Lung cancer is the leading cause of cancer death in the United States. Most lung cancer is caused by smoking, but some other exposures, such as radon, can cause lung cancer. And some people may develop it without any known risk factors. Lung cancer often develops with no symptoms or with symptoms such as weight loss that do not clearly point to the lung as a cause.
Are you worried you may have lung cancer?
There is a lung cancer team at UAMS that helps to figure out what you have and how to approach it. We offer a full range of specialty services in the areas of diagnosis, treatment, and support.
The concern usually starts with an abnormality found on an x-ray. This could have been done because you had symptoms, or maybe an abnormality was discovered while your doctors were looking for something else. If an abnormality was found, you need to see a diagnostic Pulmonologist. Dr. Bartter heads this team. A member of the diagnostic team will examine you, study your films, and help decide whether you need a biopsy. If you do, the best available approach will be offered. There are several options:
Bronchoscopy – a scope is used to look into the airways for abnormalities. Sometimes X-ray is used during the procedure.
Endobronchial or esophageal ultrasound – UAMS is one of only 2 sites in the state which offer this special technique. A special scope with an ultrasound at its tip is used to look through the walls of the airway or esophagus and guide a biopsy.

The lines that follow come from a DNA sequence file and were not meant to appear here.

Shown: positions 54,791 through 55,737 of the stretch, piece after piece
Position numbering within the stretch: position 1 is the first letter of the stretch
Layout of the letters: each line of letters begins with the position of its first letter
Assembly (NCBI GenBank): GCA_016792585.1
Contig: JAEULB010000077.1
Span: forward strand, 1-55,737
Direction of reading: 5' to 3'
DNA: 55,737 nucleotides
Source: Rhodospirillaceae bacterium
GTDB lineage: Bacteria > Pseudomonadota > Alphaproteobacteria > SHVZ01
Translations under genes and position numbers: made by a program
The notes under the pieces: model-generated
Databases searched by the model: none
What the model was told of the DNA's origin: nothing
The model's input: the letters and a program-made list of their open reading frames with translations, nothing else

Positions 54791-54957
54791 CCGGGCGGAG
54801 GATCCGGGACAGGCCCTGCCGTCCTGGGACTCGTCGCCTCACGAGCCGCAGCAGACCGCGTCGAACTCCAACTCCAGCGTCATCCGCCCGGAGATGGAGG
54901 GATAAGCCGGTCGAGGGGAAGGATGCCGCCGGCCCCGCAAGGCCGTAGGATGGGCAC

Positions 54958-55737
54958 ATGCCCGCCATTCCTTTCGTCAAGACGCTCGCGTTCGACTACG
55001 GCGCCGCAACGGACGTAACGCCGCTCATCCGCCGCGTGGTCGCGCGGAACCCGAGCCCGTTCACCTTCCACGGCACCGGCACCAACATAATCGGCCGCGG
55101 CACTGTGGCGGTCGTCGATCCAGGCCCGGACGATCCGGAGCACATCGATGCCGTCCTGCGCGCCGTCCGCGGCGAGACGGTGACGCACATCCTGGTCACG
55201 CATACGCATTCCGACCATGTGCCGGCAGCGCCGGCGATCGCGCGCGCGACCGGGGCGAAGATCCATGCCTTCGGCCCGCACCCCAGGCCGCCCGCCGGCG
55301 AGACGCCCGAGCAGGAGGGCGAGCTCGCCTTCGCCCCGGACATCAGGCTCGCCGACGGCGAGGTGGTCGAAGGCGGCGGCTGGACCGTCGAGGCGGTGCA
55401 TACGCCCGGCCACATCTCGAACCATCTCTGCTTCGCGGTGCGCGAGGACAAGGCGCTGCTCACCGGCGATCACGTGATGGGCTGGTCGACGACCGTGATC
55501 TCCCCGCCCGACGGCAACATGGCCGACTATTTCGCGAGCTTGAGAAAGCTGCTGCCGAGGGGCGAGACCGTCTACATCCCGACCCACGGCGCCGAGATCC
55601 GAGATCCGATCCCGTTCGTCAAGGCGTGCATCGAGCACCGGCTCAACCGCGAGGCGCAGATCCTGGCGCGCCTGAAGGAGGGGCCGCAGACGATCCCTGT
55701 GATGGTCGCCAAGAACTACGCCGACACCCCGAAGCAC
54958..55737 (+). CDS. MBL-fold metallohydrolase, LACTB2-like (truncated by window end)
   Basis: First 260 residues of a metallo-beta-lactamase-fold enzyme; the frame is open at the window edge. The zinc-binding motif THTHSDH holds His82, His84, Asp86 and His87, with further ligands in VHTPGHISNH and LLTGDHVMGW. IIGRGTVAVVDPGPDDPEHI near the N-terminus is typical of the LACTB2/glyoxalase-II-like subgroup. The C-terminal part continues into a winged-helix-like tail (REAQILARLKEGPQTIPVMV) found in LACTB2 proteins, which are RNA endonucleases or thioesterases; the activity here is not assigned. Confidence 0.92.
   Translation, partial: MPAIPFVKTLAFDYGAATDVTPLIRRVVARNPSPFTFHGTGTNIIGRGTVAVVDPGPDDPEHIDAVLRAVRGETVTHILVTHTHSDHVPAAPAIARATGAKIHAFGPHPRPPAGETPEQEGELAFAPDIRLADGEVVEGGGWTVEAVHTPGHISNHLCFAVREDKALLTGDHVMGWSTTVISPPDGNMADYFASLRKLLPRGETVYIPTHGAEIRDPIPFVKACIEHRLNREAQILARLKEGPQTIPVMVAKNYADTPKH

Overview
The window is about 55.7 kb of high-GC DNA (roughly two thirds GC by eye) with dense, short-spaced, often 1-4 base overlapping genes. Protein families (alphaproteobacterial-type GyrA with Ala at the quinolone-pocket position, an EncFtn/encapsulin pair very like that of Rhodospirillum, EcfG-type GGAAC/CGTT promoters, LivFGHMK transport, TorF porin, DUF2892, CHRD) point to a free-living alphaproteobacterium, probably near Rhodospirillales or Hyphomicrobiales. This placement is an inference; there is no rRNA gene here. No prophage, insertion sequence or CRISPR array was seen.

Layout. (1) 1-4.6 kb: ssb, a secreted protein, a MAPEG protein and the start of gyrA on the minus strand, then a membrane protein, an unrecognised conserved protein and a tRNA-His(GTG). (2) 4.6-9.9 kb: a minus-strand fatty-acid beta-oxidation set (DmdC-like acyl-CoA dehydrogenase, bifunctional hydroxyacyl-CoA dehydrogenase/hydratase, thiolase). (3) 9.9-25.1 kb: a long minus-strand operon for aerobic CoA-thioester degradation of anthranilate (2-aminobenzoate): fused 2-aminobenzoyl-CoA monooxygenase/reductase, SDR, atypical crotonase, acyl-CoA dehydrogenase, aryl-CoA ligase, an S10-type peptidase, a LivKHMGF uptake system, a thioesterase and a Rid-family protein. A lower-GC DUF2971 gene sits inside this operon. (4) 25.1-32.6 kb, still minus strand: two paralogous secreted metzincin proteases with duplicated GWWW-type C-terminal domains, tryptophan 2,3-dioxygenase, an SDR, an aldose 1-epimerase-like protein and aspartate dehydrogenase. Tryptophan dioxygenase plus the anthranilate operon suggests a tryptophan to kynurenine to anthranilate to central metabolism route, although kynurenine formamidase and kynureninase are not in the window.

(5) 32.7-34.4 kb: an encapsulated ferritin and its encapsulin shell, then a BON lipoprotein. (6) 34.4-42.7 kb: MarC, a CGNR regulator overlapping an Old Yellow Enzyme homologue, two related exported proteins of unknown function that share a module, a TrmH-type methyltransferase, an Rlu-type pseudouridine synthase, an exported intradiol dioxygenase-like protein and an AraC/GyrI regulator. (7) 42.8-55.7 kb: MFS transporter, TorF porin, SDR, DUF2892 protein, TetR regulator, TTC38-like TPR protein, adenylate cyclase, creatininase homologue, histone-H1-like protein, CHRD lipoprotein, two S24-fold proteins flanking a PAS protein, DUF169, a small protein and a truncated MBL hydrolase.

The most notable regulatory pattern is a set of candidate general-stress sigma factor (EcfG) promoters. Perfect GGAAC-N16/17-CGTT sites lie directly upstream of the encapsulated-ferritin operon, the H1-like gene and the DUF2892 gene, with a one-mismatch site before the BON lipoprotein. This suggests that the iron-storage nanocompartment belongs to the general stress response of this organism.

CT-guided biopsy – Some lesions are better approached through the chest wall with CT guidance. When this is the case, a specialist in Interventional Radiology will help with your diagnosis.
PET scanning – A PET scan does NOT tell you whether or not you have cancer, but it can help us to understand different types of abnormality and where they are in the body. Sometimes a PET helps guide us to the best area to biopsy.
Other options are available when called for.
Have you been diagnosed with lung cancer? If so, what are your options? Before we can discuss your treatment options, we have to know the stage of your cancer. This may involve further studies, such as the diagnostic studies listed above. Once we know the stage, there are several possibilities for treatment.
Should I have surgery? Can I have surgery? This question is important and sometimes can be complicated. The discussions about you and what should be done are an important part of the work of the lung cancer team. If you have a cancer which can be safely completely removed, surgery should be considered. Dr. Matthew Steliga is a thoracic surgeon with special training and expertise in lung cancer surgery. But in order to decide whether surgery is an option for you, several questions need to be answered:
The first question we ask is, “What type of cancer do you have?” Did the cancer originate in the lung, or did it start somewhere else and spread to the lung? If it started somewhere else, then it is not a lung cancer and treatment would be different. If it is a lung cancer, there are 3 major types – adenocarcinoma, squamous cell carcinoma, and small cell lung cancer. Each of these has different treatment pathways. For example, if you have small cell cancer, surgery almost never helps and is very unlikely to be recommended.